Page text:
The entry-level FreeMotion 530 elliptical is the company’s most affordable model and features many perks found on their more expensive trainers.
The blue screen display shows distance, time, RPM, heart rate, calories burned, and more. The FreeMotion 530 elliptical also has a RaceTrack™ display, Google Maps™ powered workouts, and in-handle ramp and resistance controls.
The full list of specs includes:
Some of the notable features on the FreeMotion 530 elliptical include a 28-lb inertia-enhanced flywheel for a smooth ride, Silent Magnetic Resistance (SMR) with natural adjustments for easy tension changes, commercial gauge solid steel frame construction, and a 20"-22" stride length.
The -10° to 20° Decline/Incline Ramp helps to target muscle groups more effectively. In addition, the new front drive design from FreeMotion means that you’ll save a lot of floor space over other types of ellipticals.
Other features include upper body workout handlebars, stationary handlebars with heart rate sensors and in-handle ramp and resistance control buttons, a workout fan, oversized pedals with angle adjustment and cushioning, a plug-in for an iPod or MP3 player, built-in console speakers, and iFit Live technology for access to additional workout programs and other features offered exclusively at ifit.com.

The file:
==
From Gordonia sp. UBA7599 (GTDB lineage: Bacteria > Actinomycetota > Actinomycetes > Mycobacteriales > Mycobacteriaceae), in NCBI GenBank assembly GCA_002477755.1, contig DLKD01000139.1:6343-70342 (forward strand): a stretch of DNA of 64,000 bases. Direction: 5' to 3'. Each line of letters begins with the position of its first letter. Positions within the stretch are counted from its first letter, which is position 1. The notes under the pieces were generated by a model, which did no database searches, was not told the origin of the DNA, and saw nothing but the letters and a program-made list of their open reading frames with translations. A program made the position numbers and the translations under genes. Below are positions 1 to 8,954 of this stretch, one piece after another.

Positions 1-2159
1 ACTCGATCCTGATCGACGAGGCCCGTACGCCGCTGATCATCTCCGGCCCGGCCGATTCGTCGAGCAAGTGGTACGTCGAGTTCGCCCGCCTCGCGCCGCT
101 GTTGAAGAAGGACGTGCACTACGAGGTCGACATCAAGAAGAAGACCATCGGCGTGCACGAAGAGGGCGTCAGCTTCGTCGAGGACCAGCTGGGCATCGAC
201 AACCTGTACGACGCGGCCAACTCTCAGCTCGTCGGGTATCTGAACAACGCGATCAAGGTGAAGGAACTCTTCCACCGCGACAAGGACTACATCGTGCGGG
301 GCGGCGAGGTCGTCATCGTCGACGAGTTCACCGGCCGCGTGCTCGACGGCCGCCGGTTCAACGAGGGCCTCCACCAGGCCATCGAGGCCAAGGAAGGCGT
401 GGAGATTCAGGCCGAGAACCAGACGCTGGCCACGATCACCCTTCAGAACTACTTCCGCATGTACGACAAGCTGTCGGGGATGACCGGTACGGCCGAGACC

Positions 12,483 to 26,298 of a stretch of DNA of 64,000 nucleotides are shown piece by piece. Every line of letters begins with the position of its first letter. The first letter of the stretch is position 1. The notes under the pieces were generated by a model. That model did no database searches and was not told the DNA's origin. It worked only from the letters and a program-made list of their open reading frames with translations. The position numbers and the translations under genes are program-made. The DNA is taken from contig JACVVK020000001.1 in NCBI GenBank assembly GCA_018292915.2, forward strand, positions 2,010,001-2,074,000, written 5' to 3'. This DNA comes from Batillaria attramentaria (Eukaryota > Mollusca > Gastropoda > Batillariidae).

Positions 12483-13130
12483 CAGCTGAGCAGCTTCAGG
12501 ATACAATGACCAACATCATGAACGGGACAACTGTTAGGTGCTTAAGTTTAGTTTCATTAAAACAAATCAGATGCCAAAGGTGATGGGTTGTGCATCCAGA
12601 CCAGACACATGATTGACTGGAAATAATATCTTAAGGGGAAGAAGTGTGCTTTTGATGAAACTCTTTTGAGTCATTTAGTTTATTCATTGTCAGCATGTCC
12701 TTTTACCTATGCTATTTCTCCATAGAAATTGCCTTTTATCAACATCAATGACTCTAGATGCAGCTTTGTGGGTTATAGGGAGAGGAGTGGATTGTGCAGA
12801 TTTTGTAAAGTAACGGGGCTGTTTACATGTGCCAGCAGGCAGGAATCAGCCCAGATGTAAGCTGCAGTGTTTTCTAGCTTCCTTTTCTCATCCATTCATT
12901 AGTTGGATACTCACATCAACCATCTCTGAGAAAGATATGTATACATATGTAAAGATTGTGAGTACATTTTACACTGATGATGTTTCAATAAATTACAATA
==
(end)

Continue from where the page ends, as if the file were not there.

According to customer reviews, the FreeMotion 530 is a decent buy. It is a compact elliptical that will give you a tough workout with a standard stride length – something not always found on a front drive machine.
For individuals in great shape that want something more challenging than what they might get here, you should take a look at the company’s 5.6 FreeStrider which is a hybrid strider – not an elliptical.
The FreeMotion 530 elliptical sells for $999 to $1,099 online and you shouldn’t pay more than that since it is just an okay but not great machine.
It’s sturdy and easy to use, but these new FreeMotion front drive models are experiencing problems with the moving arms falling off. The big downside is that it is an Icon Fitness product, and the customer service from the giant conglomerate can be a nightmare if something goes wrong with your machine.
Here is your chance to rant or rave about the elliptical you use at home or at the fitness center.